Intro to Data-Modelling Course
This project was the final assignment of my data-modelling course. The course started with a review of Bayesian statistics, and then started with linear regression and ended with a brief talk on reinforcement learning. For the final project I really wanted to explore a subject in mechanical engineering and with real implications. The project was completed in Python, using libraries such as numpy, scipy, pytorch, and scikit-learn.
Prognostics-based maintenance, which is a typical pattern of predictive maintenance (PdM) has been developed rapidly in recent years. Prognosis, which is defined as a systematic approach that can continuously track health indicators to predict risks of unacceptable behavior over time, can serve the purpose of assessing the degradation of a facility’s quality based on acquired online condition monitoring data. The existing prognostics models can be divided into two main categories, mechanism-based models and data-driven models. Although the real-life system mechanism is often too stochastic and complex to model, a physics-based model might not be the most practical solution. Artificial intelligence-based algorithms are currently the most commonly found data-driven technique in prognostics research.
The data was generated by the NSF I/UCR Center for Intelligent Maintenance Systems with support from Rexnord Corp. in Milwaukee, WI.
Test Rig Setup
Four bearings were installed on a shaft. The rotation speed was kept constant at 2000 RPM by an AC motor coupled to the shaft via rub belts. A radial load of 6000 lbs is applied onto the shaft and bearing by a spring mechanism. All bearings are force lubricated. Rexnord ZA-2115 double row bearings were installed on the shaft as shown in Figure 1. PCB 353B33 High Sensitivity Quartz ICP accelerometers were installed on the bearing housing (two accelerometers for each bearing [x- and y-axes] for data set 1, one accelerometer for each bearing for data sets 2 and 3). Sensor placement is also shown in Figure 1. All failures occurred after exceeding designed life time of the bearing which is more than 100 million revolutions. Each data set describes a test-to-failure experiment. Each data set consists of individual files that are 1-second vibration signal snapshots recorded at specific intervals. Each file consists of 20,480 points with the sampling rate set at 20 kHz. The file name indicates when the data was collected. Each record (row) in the data file is a data point.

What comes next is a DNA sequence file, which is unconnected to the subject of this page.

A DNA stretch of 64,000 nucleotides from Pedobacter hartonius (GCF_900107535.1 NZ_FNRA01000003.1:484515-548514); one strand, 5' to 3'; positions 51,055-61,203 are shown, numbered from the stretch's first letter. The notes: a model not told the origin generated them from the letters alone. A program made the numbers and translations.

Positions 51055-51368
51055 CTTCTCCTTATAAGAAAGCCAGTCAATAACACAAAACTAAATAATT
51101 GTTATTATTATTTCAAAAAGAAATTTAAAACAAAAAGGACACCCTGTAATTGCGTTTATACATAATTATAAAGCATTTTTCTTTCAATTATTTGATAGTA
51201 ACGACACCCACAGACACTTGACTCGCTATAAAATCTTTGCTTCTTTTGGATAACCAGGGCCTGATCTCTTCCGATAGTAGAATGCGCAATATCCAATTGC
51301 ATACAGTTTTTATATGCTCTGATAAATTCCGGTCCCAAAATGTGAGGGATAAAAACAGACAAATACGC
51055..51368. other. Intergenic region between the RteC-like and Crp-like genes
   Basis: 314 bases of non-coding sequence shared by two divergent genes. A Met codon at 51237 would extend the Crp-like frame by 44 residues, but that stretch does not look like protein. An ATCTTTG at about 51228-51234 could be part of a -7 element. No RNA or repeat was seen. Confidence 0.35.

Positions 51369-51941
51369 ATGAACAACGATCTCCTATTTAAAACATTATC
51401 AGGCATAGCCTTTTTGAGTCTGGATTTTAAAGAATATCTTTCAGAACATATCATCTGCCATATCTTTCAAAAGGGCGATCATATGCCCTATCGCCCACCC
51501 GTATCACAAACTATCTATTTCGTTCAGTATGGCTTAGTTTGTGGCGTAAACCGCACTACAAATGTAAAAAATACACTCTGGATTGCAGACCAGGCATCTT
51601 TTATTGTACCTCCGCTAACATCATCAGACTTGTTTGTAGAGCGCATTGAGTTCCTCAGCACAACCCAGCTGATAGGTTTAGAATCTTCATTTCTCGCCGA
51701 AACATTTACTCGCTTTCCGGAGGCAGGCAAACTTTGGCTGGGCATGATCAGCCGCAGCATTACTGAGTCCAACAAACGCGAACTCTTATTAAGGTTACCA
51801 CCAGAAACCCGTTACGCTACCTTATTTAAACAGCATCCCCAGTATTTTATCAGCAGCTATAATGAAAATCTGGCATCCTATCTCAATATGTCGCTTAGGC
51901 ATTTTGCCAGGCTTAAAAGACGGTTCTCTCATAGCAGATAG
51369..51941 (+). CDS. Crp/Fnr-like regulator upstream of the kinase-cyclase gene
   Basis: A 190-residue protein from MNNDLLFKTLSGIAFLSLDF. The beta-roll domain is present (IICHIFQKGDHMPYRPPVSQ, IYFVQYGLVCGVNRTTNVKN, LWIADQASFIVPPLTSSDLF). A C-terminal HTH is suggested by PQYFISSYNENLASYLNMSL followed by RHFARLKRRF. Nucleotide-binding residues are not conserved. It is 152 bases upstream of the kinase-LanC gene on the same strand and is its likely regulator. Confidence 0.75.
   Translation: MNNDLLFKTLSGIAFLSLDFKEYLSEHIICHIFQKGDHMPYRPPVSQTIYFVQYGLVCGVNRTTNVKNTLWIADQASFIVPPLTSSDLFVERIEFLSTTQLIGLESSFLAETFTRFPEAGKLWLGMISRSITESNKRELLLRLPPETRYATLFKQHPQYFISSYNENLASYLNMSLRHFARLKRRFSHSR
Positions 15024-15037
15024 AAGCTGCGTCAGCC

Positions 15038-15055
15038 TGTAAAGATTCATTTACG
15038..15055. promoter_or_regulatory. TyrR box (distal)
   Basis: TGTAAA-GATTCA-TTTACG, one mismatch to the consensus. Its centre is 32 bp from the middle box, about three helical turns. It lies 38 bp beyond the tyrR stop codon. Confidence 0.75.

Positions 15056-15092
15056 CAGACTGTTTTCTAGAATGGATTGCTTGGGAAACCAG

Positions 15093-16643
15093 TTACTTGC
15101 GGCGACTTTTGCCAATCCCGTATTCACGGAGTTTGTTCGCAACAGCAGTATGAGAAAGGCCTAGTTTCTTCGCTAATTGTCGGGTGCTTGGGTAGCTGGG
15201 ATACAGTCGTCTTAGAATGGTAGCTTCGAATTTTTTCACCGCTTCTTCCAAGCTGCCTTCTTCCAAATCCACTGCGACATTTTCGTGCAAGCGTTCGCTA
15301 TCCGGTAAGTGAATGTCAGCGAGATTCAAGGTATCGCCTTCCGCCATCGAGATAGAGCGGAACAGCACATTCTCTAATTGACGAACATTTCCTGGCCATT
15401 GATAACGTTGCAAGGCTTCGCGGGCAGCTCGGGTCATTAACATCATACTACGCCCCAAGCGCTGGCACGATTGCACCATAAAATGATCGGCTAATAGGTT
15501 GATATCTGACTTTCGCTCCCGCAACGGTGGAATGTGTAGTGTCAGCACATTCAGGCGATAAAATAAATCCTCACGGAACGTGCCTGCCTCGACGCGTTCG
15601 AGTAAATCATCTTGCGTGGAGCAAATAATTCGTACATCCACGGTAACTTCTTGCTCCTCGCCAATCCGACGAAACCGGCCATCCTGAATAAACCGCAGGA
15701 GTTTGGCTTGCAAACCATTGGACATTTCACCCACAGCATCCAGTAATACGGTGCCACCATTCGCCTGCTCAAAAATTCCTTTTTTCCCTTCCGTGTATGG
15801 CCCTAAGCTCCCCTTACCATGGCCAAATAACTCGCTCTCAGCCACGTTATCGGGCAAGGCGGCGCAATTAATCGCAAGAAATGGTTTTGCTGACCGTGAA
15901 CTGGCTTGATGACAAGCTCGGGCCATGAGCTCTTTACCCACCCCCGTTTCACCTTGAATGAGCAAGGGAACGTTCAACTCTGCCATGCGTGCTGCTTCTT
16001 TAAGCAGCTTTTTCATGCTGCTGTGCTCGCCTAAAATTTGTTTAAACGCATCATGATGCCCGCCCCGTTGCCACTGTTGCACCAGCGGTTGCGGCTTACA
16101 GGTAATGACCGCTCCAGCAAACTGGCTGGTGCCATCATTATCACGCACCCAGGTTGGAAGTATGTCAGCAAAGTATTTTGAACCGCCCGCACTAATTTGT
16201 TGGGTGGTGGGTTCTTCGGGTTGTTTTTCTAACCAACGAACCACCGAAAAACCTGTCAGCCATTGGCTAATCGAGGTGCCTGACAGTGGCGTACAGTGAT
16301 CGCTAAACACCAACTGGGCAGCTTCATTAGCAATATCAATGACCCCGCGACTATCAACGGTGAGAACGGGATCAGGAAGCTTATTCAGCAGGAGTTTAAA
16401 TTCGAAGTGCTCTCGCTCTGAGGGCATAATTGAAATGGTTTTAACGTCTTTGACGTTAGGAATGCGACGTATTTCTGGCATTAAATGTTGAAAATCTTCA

The first step was to load all the files in each data set. To do this, Python gets all the files names in each folder and loops through loading them and performing the processing algorithm provided. This data was then saved and loaded later using pickle. Loading and processing the 9000 plus waveforms took over 16 hours using Welch’s method and over 19 hours using the spectrogram method.
While attempts were made to utilize the continuous wavelet transform and consecutive Fourier transforms to create images for use with CNN, this was taking too much time to process. These also did not seem to be promising due to their temporal dependence and lack of visible differences.
The first step when evaluated the effectiveness of a model was to train the model with a portion of a dataset and test it with the remaining portion. When using Welch’s method, 3 out of the 6 datasets displayed a strong correlation with the respectively trained model. Of the 3 that did not display strong linear relationships, 2 had partially linear segments and 1 was almost completely horizontal. While these results were promising, they do not show the ability to predict independent data.
In order to test each a model’s ability to predict independent data, a model was trained with the entirety of at least 1 dataset. It was then tested against a dataset it had never seen. The actual configurations of these tests can be seen on the table below along with examples of the best and worst fits. These results brought about three possible conclusions. The first is that the models need more data in order to capture different types of wear behaviors. The second is that Welch’s method is not a strong enough processing technique to characterize long term changes due to wear. The last conclusion, on perhaps the most likely, is that there is not much difference between a new bearing and a used bearing with no faults.
Another signal processing technique was also used to train new models. This time, the spectral power density was calculated using a spectrogram, leading to more than 2x as many features to use in the neural network. This did not lead to an improvement in performance as can be seen below (these are only 2 of many experiments run).
The overall conclusion of this project is that the estimation of remaining useful life without advanced signal processing algorithms is difficult. Fault detection is more consistent and reliable. This might be the topic of a PhD project but not a month long course project.